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Sunday June 6, 2010 MYT 12:00:00 AM
Monday June 17, 2013 MYT 1:54:30 AM
One man who took home an unwanted baby shares his story.
THE thought that his eight-month-old adopted daughter could have been left in a rubbish bin or box by the roadside leaves DYJ* cold.
“I was very fortunate that her (birth) mother had been introduced to OrphanCARE and was wise enough to contact the organisation. If not for them, my poor baby girl could have been abandoned,” he says.
DYJ had tried adopting a child through the Social Welfare Department, but was told that he had to wait two years for a first interview.
“They need to expedite applications for adoption. There are lots of parents out there who can afford to take care of a child.”
DYJ adds that many Malaysians are eager to adopt orphans, but they face red tape. There are even orphanages that do not want to release the children.
“I personally went to one where I wanted to adopt another child of about seven.They told me the children were not for adoption but I could sponsor a child’s education, food and clothes.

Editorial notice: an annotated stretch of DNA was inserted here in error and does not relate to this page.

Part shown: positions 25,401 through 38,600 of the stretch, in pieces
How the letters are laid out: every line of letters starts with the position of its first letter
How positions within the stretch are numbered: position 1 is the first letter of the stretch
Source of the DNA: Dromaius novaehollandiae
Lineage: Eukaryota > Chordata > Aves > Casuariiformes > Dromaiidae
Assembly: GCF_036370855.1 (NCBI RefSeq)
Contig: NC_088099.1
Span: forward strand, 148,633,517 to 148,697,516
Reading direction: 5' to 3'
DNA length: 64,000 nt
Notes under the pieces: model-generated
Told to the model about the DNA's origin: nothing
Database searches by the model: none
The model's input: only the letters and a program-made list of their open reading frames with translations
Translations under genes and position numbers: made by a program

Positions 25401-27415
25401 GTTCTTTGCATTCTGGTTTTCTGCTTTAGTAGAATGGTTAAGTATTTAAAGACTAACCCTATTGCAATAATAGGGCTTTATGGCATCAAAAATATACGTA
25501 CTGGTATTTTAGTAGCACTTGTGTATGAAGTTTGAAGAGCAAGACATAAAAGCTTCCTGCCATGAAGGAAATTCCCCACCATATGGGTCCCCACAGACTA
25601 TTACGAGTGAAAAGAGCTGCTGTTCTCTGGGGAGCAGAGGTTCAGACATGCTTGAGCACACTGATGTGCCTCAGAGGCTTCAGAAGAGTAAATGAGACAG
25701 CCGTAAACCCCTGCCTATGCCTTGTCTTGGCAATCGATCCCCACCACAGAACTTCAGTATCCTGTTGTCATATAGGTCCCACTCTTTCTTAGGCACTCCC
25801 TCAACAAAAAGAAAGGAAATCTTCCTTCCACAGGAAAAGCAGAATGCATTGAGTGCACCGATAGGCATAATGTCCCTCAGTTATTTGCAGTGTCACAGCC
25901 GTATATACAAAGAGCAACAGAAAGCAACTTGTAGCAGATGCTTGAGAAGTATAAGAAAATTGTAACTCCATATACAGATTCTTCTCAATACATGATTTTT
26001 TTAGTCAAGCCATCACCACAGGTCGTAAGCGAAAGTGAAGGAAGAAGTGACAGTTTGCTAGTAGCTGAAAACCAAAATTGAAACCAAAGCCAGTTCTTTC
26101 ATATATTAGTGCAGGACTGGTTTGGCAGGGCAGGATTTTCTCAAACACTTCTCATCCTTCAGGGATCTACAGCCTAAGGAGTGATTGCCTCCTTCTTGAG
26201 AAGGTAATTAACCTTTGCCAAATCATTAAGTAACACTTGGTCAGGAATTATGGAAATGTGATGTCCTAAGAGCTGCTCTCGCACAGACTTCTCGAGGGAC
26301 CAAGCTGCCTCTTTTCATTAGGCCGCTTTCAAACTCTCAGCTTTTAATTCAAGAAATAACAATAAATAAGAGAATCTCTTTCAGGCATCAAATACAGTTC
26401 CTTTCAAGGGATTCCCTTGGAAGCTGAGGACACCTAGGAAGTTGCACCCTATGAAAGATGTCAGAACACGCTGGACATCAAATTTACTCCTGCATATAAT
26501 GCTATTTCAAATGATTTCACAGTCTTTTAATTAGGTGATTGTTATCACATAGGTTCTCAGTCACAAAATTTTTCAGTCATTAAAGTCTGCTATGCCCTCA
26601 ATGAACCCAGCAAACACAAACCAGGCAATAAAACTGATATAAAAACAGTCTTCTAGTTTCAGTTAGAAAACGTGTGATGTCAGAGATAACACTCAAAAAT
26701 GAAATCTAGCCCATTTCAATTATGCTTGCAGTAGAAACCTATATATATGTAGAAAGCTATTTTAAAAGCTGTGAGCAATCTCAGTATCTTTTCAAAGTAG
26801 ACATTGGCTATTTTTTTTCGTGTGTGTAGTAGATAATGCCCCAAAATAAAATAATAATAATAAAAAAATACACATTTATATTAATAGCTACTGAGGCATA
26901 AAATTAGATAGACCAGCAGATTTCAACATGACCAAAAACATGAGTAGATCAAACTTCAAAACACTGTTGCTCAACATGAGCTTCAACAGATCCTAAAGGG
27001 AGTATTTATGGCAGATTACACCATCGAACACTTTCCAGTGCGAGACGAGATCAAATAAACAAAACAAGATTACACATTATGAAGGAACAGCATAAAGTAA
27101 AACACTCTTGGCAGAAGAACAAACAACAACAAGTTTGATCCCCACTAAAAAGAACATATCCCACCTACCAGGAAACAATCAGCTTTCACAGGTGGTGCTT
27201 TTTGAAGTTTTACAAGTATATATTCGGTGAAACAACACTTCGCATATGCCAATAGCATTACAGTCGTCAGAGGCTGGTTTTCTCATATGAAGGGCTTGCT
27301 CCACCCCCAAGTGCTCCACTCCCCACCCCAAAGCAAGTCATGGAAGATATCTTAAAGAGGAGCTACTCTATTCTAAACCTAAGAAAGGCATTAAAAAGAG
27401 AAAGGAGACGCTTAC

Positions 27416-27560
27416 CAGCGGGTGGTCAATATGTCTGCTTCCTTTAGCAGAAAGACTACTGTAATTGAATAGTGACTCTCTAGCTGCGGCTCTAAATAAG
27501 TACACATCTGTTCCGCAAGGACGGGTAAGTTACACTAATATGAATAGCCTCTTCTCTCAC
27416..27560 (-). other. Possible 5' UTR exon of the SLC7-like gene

“The money I could give ... I’m not sure if the child will get it. That’s why people go to baby syndicates – it takes a long time to get children legally.”
Fortunately, DYJ found OrphanCARE. A few days after he’d put his name on the waiting list, he was informed that there might be a baby for him. A Filipino woman and her Pakistani partner wanted to give up their unborn child.
DYJ was shocked, and happy, by how quickly everything happened.
“They asked what I would do if it was born disabled. I told them I would still accept the baby and give it my utmost care.”
DYJ and his wife decided not to have any contact with the mother – they did not even meet her.
“I want to know as little about her as possible so that I won’t have to lie to my daughter later,” he says.
A week after the call from OrphanCARE, DYJ was at the hospital, waiting for the mother to deliver. (He bore the cost of the delivery.)
“I couldn’t sleep the whole night when the mother was admitted. In fact, I looked forward so much to meeting the baby that I was there at the hospital early.
“When I saw her, I just cried. I told myself that if not for me or OrphanCARE, she could have been lying at the back of some dumpster. I just can’t imagine that.”
DYJ, who has one biological child, had always wanted to adopt another, to give her/him “a better life”.
Adoption is better than the alternative, an orphanage, he says. “It means more care and attention by way of education, food and welfare, for the child.”
This is why he gives OrphanCARE’s baby hatch the thumbs up. “They’re trying to reduce the number of babies abandoned on the streets. They are giving them a chance to live. That’s a very noble cause.”
* Not his real name.
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